Issue12Background: In classical mathematical epidemiology, individuals do not adapt their contact behavior during epidemics. They do not endogenously engage, for example, in social distancing based on fear. Yet, adaptive behavior is well-documented in true epidemics. We explore the effect of including such behavior in models of epidemic dynamics. Methodology/Principal Findings: Using both nonlinear dynamical systems and agent-based computation, we model two interacting contagion processes: one of disease and one of fear of the disease. Individuals can "contract" fear through contact with individuals who are infected with the disease (the sick), infected with fear only (the scared), and infected with both fear and disease (the sick and scared). Scared individuals-whether sick or not-may remove themselves from circulation with some probability, which affects the contact dynamic, and thus the disease epidemic proper. If we allow individuals to recover from fear and return to circulation, the coupled dynamics become quite rich, and can include multiple waves of infection. We also study flight as a behavioral response. Conclusions/Significance: In a spatially extended setting, even relatively small levels of fear-inspired flight can have a dramatic impact on spatio-temporal epidemic dynamics. Self-isolation and spatial flight are only two of many possible actions that fear-infected individuals may take. Our main point is that behavioral adaptation of some sort must be considered.
Why model?Epstein, J.
Issue4This lecture treats some enduring misconceptions about modeling. One of these is that the goal is always prediction. The lecture distinguishes between explanation and prediction as modeling goals, and offers sixteen reasons other than prediction to build a model. It also challenges the common assumption that scientific theories arise from and 'summarize' data, when often, theories precede and guide data collection; without theory, in other words, it is not clear what data to collect. Among other things, it also argues that the modeling enterprise enforces habits of mind essential to freedom. It is based on the author's 2008 Bastille Day keynote address to the Second World Congress on Social Simulation, George Mason University, and earlier addresses at the Institute of Medicine, the University of Michigan, and the Santa Fe Institute.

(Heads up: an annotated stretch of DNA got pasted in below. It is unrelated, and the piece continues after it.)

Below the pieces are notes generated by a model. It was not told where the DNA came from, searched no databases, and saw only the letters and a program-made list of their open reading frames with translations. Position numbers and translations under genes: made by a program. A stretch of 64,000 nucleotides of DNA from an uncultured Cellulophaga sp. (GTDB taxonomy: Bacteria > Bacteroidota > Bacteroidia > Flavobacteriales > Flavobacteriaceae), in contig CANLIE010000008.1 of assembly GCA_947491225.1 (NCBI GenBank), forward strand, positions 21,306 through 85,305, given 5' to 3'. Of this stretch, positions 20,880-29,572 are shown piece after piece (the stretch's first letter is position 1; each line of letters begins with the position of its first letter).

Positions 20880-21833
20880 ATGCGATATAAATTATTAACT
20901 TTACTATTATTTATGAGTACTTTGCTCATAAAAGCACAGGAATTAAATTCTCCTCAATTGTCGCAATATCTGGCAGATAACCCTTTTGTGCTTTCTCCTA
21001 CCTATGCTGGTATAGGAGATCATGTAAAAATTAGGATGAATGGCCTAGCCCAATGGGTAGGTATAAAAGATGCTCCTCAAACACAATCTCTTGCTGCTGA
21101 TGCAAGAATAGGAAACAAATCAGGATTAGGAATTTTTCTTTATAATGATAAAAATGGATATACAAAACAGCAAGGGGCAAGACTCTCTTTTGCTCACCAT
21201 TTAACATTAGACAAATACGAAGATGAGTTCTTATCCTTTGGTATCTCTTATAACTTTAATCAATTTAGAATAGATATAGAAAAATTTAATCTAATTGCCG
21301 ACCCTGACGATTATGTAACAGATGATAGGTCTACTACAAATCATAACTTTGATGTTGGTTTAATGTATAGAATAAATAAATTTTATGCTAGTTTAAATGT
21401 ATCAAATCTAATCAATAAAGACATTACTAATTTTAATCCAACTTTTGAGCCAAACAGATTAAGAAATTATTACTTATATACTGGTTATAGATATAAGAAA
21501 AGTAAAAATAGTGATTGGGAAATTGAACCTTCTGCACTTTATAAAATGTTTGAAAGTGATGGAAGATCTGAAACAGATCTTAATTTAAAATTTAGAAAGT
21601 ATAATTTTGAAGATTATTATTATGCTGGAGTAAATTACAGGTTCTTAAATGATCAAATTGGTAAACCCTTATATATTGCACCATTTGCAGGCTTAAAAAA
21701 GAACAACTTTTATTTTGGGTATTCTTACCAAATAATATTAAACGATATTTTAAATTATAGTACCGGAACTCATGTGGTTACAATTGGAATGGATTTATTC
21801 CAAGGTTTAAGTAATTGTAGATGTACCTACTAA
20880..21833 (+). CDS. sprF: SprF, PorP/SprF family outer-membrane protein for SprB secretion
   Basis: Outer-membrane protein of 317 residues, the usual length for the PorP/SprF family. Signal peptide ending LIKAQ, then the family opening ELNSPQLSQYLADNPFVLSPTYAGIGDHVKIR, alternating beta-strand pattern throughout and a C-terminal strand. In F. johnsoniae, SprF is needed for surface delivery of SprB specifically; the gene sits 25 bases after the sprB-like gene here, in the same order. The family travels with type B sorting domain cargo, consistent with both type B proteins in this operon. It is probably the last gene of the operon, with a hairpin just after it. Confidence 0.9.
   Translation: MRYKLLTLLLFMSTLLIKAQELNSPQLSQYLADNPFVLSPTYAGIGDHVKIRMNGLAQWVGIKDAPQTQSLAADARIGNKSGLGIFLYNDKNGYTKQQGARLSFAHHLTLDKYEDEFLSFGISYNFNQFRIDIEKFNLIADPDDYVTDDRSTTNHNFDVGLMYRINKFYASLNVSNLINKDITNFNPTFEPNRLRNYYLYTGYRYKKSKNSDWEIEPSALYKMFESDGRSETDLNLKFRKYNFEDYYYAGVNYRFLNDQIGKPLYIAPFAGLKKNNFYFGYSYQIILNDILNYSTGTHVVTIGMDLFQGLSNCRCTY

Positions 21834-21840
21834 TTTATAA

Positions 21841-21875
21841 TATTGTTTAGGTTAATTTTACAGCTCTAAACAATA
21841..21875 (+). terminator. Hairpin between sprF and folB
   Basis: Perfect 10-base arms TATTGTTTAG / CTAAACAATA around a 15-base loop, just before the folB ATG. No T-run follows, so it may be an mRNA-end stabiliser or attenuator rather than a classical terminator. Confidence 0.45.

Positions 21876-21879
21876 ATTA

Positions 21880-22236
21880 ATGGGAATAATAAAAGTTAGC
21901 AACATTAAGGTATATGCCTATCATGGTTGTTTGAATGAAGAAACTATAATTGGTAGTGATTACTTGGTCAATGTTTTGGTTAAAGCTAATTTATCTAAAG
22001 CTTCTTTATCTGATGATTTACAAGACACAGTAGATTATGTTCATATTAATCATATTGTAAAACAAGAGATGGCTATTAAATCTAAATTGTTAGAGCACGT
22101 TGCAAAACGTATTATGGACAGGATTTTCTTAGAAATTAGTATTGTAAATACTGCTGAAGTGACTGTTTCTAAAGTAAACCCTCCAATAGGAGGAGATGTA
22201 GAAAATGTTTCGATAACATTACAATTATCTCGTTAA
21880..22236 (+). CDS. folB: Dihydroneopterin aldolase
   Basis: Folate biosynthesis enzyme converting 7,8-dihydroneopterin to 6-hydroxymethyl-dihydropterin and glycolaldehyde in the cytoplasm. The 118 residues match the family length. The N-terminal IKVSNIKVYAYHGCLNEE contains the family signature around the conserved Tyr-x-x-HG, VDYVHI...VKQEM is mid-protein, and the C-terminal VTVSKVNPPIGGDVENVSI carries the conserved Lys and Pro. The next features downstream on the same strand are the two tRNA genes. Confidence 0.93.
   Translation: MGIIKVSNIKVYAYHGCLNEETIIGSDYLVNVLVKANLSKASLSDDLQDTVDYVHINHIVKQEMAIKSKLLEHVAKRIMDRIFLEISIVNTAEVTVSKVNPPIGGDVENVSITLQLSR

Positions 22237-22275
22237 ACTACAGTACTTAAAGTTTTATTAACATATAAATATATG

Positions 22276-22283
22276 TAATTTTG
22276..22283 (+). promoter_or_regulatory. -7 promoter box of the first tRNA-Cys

Containing a large bioterrorist smallpox attack: a computer simulation approachLongini, I. M., Elizabeth Halloran, M., Nizam, A., Yang, Y., Xu, S., Burke, D. S., Cummings, D. A. T., & Epstein, J.
Journal titleInternational Journal of Infectious Diseases
Page(s)98-108Background: A bioterrorist release of smallpox is a constant threat to the population of the USA and other countries. Design: A stochastic simulation model of the spread of smallpox due to a large bioterrorist attack in a structured population was constructed. Disease natural history parameter estimates, time lines of behavioral activities, and control scenarios were based on the literature and on the consensus opinion of a panel of smallpox experts. Results: The authors found that surveillance and containment, i.e., isolation of known cases and vaccination of their close contacts, would be sufficient to effectively contain a large intentional smallpox release. Given that surveillance and containment measures are in place, preemptive vaccination of hospital workers would further reduce the number of smallpox cases and deaths but would require large numbers of prevaccinations. High levels of reactive mass vaccination after the outbreak begins would further reduce smallpox cases and deaths to a minimum, but would require even larger numbers of vaccinations. Reactive closure of schools would have a minimal effect. Conclusion: A rapid and well-organized response to a bioterrorist attack would be necessary for effective surveillance and containment to control spread. Preemptive vaccination of hospital workers and reactive vaccination of the target population would further limit spread, but at a cost of many more vaccinated. This cost in resources and potential harm due to vaccination will have to be weighed against the potential benefits should an attack occur. Prevaccination of the general population is not necessary.